was an anti-personnel mine developed by Germany in the 1930s and used extensively by German forces during World War II. It was designed to be used in open areas against unshielded infantry. Two versions were produced, designated by the year of their first production: the SMi-35 and SMi-44. There are only minor differences between the two models.[1] The S-mine
S-mine
entered production in 1935 and served as a key part of the defensive strategy of the Third Reich
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Grenade
A grenade is a small weapon typically thrown by hand. Generally, a grenade consists of an explosive charge, a detonating mechanism, and firing pin to trigger the detonating mechanism. Once the soldier throws the grenade, the safety lever releases, the striker throws the safety lever away from the grenade body as it rotates to detonate the primer. The primer explodes and ignites the fuse (sometimes called the delay element). The fuse burns down to the detonator, which explodes the main charge. There are several types of grenades such as fragmentation grenades and stick grenades. Fragmentation grenades are probably the most common in armies. They are weapons that are designed to disperse lethal fragments on detonation. The body is generally made of a hard synthetic material or steel, which will provide some fragmentation as shards and splinters, though in modern grenades a pre-formed fragmentation matrix is often used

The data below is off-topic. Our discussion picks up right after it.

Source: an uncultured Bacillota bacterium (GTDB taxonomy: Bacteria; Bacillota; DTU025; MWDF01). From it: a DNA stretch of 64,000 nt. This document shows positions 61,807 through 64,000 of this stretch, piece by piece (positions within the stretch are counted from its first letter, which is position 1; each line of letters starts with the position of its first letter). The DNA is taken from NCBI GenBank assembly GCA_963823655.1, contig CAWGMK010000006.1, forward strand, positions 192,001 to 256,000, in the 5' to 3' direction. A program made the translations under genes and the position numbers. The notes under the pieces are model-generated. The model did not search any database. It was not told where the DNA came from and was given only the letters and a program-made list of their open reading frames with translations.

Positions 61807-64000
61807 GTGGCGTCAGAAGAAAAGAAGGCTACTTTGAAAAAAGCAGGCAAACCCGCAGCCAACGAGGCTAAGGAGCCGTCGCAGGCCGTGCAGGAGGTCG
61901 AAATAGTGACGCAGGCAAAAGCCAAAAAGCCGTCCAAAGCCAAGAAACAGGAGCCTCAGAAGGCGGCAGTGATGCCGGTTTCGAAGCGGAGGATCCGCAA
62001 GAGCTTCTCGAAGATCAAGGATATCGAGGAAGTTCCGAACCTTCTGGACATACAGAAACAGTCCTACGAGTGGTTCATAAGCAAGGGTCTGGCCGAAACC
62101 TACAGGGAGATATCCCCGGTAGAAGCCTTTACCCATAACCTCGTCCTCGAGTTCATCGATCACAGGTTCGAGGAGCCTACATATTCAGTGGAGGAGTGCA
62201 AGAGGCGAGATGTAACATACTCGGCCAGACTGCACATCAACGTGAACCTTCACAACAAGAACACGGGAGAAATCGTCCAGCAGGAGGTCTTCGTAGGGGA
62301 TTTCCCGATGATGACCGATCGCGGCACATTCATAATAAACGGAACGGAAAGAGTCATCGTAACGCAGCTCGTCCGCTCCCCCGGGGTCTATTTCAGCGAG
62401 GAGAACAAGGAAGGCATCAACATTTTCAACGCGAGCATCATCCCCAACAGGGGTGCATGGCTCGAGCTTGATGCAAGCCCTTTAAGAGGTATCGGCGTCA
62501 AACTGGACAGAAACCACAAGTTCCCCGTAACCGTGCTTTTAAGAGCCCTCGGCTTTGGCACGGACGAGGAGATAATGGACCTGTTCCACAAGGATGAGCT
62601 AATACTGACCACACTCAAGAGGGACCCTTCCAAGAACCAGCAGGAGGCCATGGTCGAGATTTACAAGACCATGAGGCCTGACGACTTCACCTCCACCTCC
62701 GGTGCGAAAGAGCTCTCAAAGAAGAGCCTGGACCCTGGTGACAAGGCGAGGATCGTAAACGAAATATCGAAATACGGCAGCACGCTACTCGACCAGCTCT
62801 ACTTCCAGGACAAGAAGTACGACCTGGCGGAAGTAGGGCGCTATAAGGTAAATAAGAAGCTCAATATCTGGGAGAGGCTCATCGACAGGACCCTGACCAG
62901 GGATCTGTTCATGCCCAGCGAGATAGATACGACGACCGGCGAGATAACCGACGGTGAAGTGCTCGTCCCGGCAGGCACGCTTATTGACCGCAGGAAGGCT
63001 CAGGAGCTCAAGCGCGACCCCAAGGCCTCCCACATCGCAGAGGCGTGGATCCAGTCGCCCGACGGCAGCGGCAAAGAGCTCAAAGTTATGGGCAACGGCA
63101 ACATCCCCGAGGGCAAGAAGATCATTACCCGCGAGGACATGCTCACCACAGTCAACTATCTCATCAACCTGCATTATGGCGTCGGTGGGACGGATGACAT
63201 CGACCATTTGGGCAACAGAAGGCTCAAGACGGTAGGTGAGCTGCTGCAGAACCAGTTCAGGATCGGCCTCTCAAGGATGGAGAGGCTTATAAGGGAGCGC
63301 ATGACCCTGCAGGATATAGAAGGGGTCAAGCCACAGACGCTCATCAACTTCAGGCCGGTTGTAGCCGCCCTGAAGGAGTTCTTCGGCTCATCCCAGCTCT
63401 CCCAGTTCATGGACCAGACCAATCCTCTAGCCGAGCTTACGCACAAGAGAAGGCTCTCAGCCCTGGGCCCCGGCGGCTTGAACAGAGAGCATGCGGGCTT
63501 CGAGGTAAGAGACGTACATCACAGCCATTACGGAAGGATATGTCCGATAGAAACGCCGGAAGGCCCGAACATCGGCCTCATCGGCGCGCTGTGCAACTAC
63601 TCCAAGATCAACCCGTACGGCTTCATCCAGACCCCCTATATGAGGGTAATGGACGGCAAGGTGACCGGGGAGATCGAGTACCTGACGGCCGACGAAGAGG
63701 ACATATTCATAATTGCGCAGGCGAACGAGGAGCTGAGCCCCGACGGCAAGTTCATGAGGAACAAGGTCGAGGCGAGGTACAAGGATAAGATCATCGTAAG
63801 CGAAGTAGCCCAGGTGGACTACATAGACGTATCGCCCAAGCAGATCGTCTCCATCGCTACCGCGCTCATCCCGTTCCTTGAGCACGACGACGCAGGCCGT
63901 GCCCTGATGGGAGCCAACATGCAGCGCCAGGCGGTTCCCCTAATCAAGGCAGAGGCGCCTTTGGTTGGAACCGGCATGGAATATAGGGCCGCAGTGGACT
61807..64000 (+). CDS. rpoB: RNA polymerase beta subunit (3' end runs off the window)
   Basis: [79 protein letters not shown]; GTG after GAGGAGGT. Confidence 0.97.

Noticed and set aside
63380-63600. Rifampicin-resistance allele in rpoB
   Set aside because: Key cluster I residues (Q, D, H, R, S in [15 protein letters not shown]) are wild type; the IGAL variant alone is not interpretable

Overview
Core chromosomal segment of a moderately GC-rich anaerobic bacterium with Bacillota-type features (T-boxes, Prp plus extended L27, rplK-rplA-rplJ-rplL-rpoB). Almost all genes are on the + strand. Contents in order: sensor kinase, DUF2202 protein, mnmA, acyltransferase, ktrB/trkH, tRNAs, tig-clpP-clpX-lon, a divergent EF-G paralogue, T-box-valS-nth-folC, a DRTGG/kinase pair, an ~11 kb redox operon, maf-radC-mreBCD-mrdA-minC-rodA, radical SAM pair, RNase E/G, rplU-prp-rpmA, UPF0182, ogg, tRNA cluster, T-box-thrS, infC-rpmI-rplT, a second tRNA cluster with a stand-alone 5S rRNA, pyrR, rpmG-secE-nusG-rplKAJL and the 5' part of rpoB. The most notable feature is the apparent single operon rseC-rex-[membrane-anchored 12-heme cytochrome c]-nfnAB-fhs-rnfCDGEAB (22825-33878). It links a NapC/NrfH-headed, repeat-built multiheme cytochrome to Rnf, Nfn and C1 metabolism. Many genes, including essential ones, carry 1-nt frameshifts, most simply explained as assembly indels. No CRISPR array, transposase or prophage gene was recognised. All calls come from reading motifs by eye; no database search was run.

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Radius
In classical geometry, a radius of a circle or sphere is any of the line segments from its center to its perimeter, and in more modern usage, it is also their length. The name comes from the Latin
Latin
radius, meaning ray but also the spoke of a chariot wheel.[1] The plural of radius can be either radii (from the Latin
Latin
plural) or the conventional English plural radiuses.[2] The typical abbreviation and mathematical variable name for radius is r. By extension, the diameter d is defined as twice the radius:[3] d ≐ 2 r ⇒ r = d 2 . displaystyle ddoteq 2rquad Rightarrow quad r= frac d 2 . If an object does not have a center, the term may refer to its circumradius, the radius of its circumscribed circle or circumscribed sphere
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Fire Control System
A fire-control system is a number of components working together, usually a gun data computer, a director, and radar, which is designed to assist a weapon system in hitting its target
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XM307 Advanced Crew Served Weapon
Grenade Launcher: computerized with viewfinder Machine Gun: fixed rear ironThe XM307 Advanced Crew Served Weapon
XM307 Advanced Crew Served Weapon